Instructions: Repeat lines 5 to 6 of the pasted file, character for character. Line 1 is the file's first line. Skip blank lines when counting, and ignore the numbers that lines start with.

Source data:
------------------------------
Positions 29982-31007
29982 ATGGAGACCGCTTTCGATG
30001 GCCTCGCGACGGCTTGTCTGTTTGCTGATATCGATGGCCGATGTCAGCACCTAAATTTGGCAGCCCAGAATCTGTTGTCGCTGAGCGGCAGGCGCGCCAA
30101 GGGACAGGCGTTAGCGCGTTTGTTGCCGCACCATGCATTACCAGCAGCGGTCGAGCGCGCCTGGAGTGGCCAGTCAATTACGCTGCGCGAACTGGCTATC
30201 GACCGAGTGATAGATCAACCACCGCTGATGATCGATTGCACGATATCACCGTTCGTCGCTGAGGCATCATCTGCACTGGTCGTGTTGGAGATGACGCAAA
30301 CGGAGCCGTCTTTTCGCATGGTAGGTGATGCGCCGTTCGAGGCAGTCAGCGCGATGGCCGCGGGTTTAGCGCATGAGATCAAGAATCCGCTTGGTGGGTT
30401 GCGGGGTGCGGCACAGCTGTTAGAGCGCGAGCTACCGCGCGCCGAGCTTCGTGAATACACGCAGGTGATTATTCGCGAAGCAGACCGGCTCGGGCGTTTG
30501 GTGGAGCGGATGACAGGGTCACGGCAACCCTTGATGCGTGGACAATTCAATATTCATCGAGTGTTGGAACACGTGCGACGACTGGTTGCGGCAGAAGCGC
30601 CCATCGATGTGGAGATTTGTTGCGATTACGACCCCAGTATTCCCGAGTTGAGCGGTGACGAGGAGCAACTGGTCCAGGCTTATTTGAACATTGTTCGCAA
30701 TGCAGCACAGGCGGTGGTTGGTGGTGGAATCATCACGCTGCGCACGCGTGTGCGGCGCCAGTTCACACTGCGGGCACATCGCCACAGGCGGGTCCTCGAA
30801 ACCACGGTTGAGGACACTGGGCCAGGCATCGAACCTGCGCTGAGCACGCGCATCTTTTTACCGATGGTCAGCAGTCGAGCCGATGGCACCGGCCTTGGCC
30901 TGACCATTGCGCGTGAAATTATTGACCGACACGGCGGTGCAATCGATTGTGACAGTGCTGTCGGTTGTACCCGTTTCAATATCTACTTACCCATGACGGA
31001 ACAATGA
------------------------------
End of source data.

30201 GACCGAGTGATAGATCAACCACCGCTGATGATCGATTGCACGATATCACCGTTCGTCGCTGAGGCATCATCTGCACTGGTCGTGTTGGAGATGACGCAAA
30301 CGGAGCCGTCTTTTCGCATGGTAGGTGATGCGCCGTTCGAGGCAGTCAGCGCGATGGCCGCGGGTTTAGCGCATGAGATCAAGAATCCGCTTGGTGGGTT